I think it is telling the real life counterparts for Sal Paradise and Dean Moriarty, who seem to thrive on chaos and “kicks”, both died before they weI think it is telling the real life counterparts for Sal Paradise and Dean Moriarty, who seem to thrive on chaos and “kicks”, both died before they were 50. I had always assume “beat” had something to do with jazz or music, but really it comes from “beaten”, as in worn out, short of money, dead tired. I expected not to like this book, since my 20’s are long behind me, but I was pleasantly surprised; though some of the observations and dialogue are dated and occasionally cringe inducing now, it is an honest, wild, occasionally poetic, and enthusiastic effort. 55 years after its first publication, On the Road can be interpreted in different ways depending upon the reader regardless of Kerouac’s original intent. I have no interest in reading anything further by Kerouac, but I am glad I read this....more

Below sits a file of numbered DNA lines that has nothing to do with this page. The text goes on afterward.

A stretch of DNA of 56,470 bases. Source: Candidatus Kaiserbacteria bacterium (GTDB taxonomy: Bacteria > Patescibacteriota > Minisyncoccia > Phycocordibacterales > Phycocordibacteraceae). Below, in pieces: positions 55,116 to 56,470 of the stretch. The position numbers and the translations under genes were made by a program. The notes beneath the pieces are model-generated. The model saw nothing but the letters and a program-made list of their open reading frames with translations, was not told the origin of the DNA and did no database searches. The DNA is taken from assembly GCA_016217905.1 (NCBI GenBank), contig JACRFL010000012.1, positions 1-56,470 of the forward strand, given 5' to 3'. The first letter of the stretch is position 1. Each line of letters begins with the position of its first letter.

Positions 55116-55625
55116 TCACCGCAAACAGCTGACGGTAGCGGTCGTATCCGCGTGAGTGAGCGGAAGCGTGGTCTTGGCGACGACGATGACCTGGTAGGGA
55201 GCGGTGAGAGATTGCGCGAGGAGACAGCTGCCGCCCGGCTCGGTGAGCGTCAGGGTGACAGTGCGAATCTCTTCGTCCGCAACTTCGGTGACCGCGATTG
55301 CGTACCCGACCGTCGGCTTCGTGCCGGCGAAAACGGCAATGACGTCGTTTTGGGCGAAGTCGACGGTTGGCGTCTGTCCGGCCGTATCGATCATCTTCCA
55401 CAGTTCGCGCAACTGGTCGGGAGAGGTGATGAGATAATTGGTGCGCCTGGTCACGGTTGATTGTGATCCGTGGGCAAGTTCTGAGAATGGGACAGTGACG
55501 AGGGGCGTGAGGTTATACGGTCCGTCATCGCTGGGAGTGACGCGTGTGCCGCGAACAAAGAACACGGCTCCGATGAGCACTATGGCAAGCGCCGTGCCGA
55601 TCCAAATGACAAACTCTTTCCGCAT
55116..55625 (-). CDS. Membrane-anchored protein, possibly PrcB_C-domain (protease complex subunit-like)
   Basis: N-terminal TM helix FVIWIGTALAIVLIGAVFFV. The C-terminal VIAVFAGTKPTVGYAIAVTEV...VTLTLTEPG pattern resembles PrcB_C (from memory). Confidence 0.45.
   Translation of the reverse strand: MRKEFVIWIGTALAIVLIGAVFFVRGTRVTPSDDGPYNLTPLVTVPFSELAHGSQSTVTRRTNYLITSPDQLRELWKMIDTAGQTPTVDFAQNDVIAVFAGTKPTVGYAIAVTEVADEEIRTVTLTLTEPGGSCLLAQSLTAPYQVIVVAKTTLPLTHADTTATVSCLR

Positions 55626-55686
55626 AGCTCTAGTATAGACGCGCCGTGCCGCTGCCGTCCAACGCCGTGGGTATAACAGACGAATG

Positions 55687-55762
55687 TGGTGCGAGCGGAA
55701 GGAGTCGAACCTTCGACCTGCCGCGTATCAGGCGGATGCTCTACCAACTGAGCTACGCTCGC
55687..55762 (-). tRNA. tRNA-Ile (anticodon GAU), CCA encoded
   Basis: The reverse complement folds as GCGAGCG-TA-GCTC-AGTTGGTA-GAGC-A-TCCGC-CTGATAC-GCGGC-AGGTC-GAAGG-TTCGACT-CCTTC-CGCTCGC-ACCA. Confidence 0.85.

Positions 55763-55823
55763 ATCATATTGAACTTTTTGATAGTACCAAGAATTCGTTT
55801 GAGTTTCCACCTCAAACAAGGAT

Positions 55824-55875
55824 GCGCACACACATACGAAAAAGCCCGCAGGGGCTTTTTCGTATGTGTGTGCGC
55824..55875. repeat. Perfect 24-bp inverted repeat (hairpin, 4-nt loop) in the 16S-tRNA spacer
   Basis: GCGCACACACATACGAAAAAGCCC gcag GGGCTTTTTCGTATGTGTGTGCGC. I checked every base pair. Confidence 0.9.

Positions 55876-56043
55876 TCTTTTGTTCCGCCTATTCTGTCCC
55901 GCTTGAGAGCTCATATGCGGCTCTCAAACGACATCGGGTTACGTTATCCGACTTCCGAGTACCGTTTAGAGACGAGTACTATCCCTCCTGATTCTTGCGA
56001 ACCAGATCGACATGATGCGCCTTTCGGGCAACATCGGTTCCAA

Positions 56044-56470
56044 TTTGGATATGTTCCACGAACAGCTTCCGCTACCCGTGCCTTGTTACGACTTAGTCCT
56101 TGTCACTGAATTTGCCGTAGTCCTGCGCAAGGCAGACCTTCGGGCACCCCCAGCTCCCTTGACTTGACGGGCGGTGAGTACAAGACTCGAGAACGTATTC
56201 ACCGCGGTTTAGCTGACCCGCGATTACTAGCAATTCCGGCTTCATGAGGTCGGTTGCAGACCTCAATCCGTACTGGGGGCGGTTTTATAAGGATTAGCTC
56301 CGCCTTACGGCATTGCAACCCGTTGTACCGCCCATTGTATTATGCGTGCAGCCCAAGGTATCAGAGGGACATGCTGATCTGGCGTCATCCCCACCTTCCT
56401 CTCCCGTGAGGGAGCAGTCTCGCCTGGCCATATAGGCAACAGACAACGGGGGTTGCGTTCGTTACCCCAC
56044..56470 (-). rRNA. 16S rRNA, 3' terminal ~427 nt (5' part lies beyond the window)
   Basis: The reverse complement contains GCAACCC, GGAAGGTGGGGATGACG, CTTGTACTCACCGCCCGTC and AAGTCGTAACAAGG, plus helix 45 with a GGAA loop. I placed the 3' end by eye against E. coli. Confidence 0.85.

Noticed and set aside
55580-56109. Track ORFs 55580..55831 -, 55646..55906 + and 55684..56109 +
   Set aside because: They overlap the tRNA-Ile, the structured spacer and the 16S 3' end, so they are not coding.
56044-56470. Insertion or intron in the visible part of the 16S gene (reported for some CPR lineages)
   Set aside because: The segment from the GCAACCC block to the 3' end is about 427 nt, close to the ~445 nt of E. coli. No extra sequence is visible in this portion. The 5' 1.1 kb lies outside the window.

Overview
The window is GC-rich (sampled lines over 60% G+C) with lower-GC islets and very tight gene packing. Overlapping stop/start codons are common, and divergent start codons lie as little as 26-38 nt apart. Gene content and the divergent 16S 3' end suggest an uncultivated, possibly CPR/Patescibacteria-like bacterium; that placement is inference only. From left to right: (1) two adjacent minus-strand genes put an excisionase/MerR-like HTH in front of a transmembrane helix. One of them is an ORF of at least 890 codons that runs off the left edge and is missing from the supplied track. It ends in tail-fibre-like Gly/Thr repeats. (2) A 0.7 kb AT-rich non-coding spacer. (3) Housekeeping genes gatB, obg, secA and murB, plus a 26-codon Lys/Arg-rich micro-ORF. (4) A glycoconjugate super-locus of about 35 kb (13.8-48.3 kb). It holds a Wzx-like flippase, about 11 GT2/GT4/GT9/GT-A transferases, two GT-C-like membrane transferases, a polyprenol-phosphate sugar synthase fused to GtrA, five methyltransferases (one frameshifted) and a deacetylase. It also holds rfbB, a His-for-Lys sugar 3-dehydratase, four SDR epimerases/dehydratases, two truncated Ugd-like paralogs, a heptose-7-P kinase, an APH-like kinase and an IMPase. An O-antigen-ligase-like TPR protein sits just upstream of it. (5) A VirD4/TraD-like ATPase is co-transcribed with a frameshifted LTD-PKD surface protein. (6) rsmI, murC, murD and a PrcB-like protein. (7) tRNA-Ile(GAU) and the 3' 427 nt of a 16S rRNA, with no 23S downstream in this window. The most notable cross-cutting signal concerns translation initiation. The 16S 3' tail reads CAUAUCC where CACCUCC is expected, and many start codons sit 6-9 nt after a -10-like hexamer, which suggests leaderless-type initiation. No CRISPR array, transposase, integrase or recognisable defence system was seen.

For some reason I thought this book would be sentimental. It isn’t; it is actually bit dark and unsettling. The writing and characterization is repetiFor some reason I thought this book would be sentimental. It isn’t; it is actually bit dark and unsettling. The writing and characterization is repetitive and spare, allowing the reader to draw her own conclusions about Miss Brodie and the six impressionable girls who become her followers. Another one I can now tick off as “read” from the Modern Library’s 100 best list. ...more
Reminiscent of Godsford Park (so much so, I wonder if it wasn’t an influence on Altman) or Upstairs Downstairs; Loving is a slice of life look at WWIIReminiscent of Godsford Park (so much so, I wonder if it wasn’t an influence on Altman) or Upstairs Downstairs; Loving is a slice of life look at WWII era landed gentry and their servants. The servants have their own pecking order as they polish the silver, make the beds, embezzle and gossip. The masters complain about the help, yet can’t function without them (10 servants in the house for two adults and two children?). Most of the characters are English, who consider the Irish savages and are avoiding the war in neutral Ireland, feeling occasionally ashamed for it (for avoiding the war, not hating the Irish). Not much happens, otherwise. It took me a while to realize that the book is supposed to be funny. ...more